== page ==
The St. Louis Rams picked up their first win of the season when an obscure NFL rule caused the last eight seconds to be automatically taken off the clock so the Tampa Bay Buccaneers lost an opportunity to attempt a game-winning field goal.
The ruling came when the Bucs were attempting to get within field goal range in the final minute. With less than 20 seconds left on the clock, Bucs quarterback Josh McCown completed a long pass to Mike Evans which would have left the Bucs with about a 50-yard field goal attempt for the win.
But after catching the ball, Evans was hit hard and fell back to the ground unable to get up.
The problem for the Bucs is that they had no timeouts left. If the officials have to stop the clock, it will be deemed an injury timeout. Under the NFL rules that would require an automatic 10-second run-off from the clock.
McCown could be seen yelling at Evans to either get off the field or lineup so the team can spike the ball to stop the clock. But it was too late. The official closest to Evans was already signaling for the clock to be stopped.
Evans tried to get up and walk off the field but had trouble even standing up.
Eventually, two trainers came out, grabbed Evans by the shoulder pads and hurriedly tried to drag him off the field.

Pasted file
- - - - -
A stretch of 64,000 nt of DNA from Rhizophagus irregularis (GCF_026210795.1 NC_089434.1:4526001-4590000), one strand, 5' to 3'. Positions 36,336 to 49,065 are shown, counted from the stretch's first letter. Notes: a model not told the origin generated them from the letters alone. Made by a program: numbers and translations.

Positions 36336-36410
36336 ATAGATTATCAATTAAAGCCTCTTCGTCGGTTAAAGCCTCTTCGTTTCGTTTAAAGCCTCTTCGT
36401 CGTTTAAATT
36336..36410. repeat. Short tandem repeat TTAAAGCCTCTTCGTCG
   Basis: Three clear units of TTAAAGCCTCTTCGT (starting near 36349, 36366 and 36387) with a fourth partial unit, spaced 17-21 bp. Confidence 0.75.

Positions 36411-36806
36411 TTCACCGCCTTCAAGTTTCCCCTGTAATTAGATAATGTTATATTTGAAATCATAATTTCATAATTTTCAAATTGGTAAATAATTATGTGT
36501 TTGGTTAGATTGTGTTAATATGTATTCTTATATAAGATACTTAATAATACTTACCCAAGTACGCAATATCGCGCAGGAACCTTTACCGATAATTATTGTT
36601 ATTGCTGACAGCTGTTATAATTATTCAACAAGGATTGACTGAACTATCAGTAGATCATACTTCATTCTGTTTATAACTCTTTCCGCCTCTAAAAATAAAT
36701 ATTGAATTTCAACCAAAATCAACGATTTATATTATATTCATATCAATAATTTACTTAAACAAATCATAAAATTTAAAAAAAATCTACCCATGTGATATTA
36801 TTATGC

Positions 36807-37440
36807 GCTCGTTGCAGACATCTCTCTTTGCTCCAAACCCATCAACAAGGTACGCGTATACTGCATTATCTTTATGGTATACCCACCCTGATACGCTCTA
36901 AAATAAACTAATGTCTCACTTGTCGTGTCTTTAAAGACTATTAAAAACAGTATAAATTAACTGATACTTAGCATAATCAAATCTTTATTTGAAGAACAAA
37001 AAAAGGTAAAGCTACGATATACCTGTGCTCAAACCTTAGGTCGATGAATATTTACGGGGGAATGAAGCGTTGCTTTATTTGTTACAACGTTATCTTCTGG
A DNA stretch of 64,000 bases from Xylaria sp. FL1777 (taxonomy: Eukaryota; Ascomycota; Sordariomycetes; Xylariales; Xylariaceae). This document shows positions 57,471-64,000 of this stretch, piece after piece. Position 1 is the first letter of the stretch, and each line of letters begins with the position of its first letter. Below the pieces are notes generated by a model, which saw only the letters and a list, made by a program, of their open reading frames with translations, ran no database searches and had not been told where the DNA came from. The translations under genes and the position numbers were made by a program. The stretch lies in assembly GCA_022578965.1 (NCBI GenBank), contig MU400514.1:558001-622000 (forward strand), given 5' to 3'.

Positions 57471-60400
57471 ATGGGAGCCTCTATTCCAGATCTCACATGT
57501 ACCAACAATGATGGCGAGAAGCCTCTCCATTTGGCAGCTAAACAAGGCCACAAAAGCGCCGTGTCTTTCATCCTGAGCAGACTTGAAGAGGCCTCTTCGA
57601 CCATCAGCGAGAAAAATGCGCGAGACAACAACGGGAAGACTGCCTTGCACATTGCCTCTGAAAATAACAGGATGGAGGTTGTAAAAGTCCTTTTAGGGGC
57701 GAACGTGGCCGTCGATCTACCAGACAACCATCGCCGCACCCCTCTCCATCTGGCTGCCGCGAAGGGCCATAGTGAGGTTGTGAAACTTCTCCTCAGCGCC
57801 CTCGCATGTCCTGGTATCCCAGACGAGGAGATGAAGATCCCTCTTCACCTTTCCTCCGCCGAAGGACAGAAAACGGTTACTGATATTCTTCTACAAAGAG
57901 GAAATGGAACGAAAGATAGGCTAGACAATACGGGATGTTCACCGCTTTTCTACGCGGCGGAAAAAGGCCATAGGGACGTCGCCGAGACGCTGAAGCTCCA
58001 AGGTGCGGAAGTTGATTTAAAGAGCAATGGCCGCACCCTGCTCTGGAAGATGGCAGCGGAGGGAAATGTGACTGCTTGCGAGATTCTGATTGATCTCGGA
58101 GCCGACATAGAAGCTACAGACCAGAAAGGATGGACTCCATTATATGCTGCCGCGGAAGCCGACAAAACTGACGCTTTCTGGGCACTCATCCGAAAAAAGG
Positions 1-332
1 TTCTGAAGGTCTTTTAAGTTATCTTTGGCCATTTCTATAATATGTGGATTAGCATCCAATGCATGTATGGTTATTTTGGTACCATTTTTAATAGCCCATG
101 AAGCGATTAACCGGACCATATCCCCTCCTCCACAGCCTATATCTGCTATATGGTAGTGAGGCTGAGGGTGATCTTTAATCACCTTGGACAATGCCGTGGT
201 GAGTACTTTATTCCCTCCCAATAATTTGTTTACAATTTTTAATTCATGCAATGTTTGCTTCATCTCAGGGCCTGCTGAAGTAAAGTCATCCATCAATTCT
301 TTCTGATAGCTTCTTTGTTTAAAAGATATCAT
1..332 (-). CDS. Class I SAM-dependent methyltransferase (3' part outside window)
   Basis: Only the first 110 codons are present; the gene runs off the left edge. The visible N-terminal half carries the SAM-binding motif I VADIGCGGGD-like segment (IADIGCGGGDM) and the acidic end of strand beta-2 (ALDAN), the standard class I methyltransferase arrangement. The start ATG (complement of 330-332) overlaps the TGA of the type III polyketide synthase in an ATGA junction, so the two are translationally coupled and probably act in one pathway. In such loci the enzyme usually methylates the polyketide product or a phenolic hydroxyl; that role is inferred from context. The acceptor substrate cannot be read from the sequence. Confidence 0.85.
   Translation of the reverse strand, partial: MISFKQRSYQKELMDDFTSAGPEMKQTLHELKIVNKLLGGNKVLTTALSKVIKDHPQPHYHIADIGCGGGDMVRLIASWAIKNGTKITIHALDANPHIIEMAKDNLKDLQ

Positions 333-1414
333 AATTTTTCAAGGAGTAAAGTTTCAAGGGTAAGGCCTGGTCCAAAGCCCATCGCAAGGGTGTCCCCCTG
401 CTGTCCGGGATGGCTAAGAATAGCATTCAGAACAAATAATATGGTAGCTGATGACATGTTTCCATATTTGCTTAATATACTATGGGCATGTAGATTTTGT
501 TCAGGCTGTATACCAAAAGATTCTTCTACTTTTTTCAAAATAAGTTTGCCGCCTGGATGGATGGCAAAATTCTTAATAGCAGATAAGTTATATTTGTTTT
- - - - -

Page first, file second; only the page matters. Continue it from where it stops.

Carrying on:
This is not a good look for a league that has been accused in the past of putting the game and profit margins ahead of the health of the players.
It didn’t matter.
The referee was already preparing to announce that with eight seconds on the clock, an automatic deduction of ten seconds would be made and the game was now over.
The Bucs never got a shot to win the game.
The rule was put in place to stop players from faking injuries to stop the clock and to that point the rule is working. We still see players fake injuries early in games when they are trying to slow down up-tempo teams like the Eagles but no longer at the end of games.
But at the same time, this is not good for player safety.
An obviously injured Evans has three choices as he is laying on the grass and none of them are good. The safe option is to stay on the ground and wait to be treated by trainers. However that means the game will be over.
The other options are to either try to get off the field or try to line up for the Bucs to spike the ball and stop the clock. Both of those options put his health at risk.
Changing the rule will almost certainly mean that some teams will fake injuries. But at some point that may be a risk the NFL will have to take.
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